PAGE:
The market may have gone higher this past fall, but the rising tide did little to help Parexel (NASDAQ:PRXL) shareholders. Instead, shares of the company fell sharply as investors focused on short-term results rather than long-term industry growth. That may be creating opportunity for investors willing to look beyond the company's struggles this past summer and embrace Parexel and its competitors Quintiles (NYSE:IQV), Covance (UNKNOWN:CVD.DL), and Icon (NASDAQ:ICLR).
Driving future demand
Facing a steep patent cliff, big pharmaceutical companies have increasingly shifted to outsourcing research and development in order to cut costs. That has helped the the contract research organization, or CRO, market jump to $13.6 billion, up 10.2% from 2011. Signs suggest the industry will continue to grow as drug makers target orphan disease and biologics.
Those orphan drugs and biologics command greater patent protection and higher, margin friendly prices, making them especially attractive to drug companies. However, bringing those drugs through clinical trials to commercialization is increasingly tough. Those trials need to be designed appropriately, and changes need to be implemented quickly. Identifying, enrolling and monitoring patients is also challenging when it comes to the small patient pools associated with uncommon diseases. And making sure trial results hold up in global markets can add snags, too.
Lacking elbow room
Parexel is far from alone in vying for a share of drug R&D budgets. A host of other midsized companies compete against it for business including Quintiles, Covance, and Icon. An even larger group of competitors operate as smaller, niche oriented CROs. That competitive landscape means drug companies have plenty of options, prompting CROs to underbid in order to win scale.
However, a transformation has been occurring that's shifting drug developer's demand toward the largest players and away from the smaller specialty firms. As drug companies increasingly look to faster growing health care markets in Asia and Latin America, those with the biggest global footprint are getting the nod. That's putting pressure on the smaller players, who are finding it more compelling to sell than see their market share continue to fall.
Parexel has taken advantage of that trend to buy HERON in a move that added nearly 5% in quarterly sales to its clinical research services segment, and Liquent, which boosted sales at Parexel's Perceptive Informatics IT group by 18.5% year-over-year during Q3. More broadly, consolidation continues to support revenue growth for Parexel, Quintiles, Covance and Icon.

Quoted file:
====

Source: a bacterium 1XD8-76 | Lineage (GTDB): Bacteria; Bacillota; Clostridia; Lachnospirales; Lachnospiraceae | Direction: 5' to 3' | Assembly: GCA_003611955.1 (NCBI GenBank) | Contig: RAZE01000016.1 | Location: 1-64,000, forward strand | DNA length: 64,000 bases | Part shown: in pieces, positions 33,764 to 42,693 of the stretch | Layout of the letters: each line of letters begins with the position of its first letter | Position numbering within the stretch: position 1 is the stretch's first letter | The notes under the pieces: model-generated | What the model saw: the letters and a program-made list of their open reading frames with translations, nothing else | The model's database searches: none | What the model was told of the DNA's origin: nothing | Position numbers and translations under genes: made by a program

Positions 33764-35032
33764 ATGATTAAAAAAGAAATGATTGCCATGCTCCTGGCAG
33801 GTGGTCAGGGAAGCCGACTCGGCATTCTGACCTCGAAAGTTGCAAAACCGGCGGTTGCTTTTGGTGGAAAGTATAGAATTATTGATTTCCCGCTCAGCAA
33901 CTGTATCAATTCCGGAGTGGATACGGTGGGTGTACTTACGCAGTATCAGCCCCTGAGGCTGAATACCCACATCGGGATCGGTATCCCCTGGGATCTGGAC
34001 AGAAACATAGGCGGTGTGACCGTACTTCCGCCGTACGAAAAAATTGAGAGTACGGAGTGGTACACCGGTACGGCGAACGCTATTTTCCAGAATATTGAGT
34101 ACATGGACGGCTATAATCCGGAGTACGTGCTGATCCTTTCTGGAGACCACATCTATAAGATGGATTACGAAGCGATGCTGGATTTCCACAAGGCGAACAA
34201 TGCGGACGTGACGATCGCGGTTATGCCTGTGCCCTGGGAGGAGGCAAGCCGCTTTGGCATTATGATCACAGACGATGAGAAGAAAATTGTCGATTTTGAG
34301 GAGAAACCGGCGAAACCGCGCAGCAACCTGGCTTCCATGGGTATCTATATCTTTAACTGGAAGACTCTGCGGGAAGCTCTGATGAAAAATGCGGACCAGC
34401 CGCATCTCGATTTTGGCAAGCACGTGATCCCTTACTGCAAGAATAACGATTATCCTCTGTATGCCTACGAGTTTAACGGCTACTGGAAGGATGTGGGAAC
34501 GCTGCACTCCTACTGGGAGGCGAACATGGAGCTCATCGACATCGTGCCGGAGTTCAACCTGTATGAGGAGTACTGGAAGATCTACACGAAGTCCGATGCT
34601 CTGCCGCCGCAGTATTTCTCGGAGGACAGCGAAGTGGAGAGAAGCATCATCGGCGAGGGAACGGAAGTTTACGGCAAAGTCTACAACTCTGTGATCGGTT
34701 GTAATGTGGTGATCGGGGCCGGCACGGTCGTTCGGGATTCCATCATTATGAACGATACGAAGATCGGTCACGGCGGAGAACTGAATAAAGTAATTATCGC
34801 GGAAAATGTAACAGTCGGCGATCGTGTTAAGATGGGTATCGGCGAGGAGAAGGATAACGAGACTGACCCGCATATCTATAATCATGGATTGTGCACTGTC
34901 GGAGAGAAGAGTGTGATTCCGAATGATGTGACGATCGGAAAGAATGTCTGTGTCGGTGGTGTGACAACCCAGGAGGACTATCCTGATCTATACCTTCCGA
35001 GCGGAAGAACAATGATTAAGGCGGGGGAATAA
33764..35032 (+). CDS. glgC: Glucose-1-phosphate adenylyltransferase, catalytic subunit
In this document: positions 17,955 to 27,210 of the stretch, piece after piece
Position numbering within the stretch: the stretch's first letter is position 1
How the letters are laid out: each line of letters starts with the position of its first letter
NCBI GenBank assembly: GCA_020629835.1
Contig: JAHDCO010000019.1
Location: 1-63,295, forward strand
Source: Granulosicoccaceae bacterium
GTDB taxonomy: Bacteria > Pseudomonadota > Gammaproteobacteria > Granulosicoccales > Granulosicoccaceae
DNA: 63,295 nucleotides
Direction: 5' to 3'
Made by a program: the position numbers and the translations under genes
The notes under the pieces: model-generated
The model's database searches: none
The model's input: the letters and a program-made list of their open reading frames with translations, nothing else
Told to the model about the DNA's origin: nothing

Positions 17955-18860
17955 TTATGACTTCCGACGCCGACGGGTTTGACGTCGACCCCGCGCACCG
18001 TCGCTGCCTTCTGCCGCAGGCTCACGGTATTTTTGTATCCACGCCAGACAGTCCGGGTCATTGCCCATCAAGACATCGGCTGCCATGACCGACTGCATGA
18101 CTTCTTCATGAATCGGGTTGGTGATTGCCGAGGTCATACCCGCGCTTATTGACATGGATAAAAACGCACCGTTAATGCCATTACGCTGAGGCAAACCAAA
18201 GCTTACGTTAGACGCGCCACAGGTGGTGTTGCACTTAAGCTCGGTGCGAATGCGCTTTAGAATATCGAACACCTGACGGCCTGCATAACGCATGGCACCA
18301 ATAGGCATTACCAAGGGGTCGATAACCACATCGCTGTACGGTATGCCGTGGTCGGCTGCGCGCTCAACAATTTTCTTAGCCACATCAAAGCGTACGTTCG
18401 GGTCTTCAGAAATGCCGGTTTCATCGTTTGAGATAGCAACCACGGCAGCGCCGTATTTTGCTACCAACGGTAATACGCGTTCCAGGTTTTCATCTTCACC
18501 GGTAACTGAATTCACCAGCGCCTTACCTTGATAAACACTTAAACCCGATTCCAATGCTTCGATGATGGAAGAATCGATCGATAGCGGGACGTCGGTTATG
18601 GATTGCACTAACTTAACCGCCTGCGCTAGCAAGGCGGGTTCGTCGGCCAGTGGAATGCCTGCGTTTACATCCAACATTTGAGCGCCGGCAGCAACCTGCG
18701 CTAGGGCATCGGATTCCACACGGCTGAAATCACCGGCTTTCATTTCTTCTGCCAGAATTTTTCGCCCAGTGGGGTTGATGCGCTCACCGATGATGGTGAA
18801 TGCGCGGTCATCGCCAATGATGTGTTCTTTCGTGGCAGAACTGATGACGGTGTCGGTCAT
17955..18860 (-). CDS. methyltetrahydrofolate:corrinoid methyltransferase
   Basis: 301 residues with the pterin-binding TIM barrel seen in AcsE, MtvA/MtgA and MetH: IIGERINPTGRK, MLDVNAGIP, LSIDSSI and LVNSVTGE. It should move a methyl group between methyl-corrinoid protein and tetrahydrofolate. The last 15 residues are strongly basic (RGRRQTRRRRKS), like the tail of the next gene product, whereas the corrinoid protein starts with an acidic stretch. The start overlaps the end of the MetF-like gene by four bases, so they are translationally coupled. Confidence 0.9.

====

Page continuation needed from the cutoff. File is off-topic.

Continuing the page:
Bidding on deals hits new highs
Parexel's lackluster top line this summer wasn't just because it lost out on more deals than it hoped. It also came because of program delays at its biggest customers. Revenue from those large customers is notoriously lumpy and summer-inspired delays aren't uncommon, particularly in vacation-heavy European markets. The impact of those delays may have been significant considering that Parexel's top five customers account for 48% of the company's sales.
As a result, if activity at Parexel's big clients is indeed temporary, sales should rebound in future quarters. But it's not just an expected cyclical improvement at big drug makers that could help Parexel return to solid footing.
The equity, credit, and private equity markets have all perked up, and that's providing plenty of low cost funding for emerging biotechnology companies eager to move pre-clinical drugs into trials. As these newly funded firms take the next step in development, Parexel, Quintiles, Covance, and Icon should see orders pick up.
Additional revenue growth may also come at Parexel as bidding activity ramps. Despite Parexel admitting it didn't win out on as many deals as hoped last quarter, it also acknowledged it bid on more business than at any time in its history. It's likely they'll end up winning some of those deals, which could boost its backlog beyond its current $4.6 billion.
Foolishly tempting opportunity
CROs serve an important role in reducing inefficiencies inherent in legacy drug companies R&D practices. Eliminating those inefficiencies can save drugmakers billions in terms of avoided trial changes and time-to-market delays. That suggests the environment for CROs remains positive, regardless of short term hiccups at Parexel. If so, the broader industry, including Quintiles, Covance and Icon should benefit.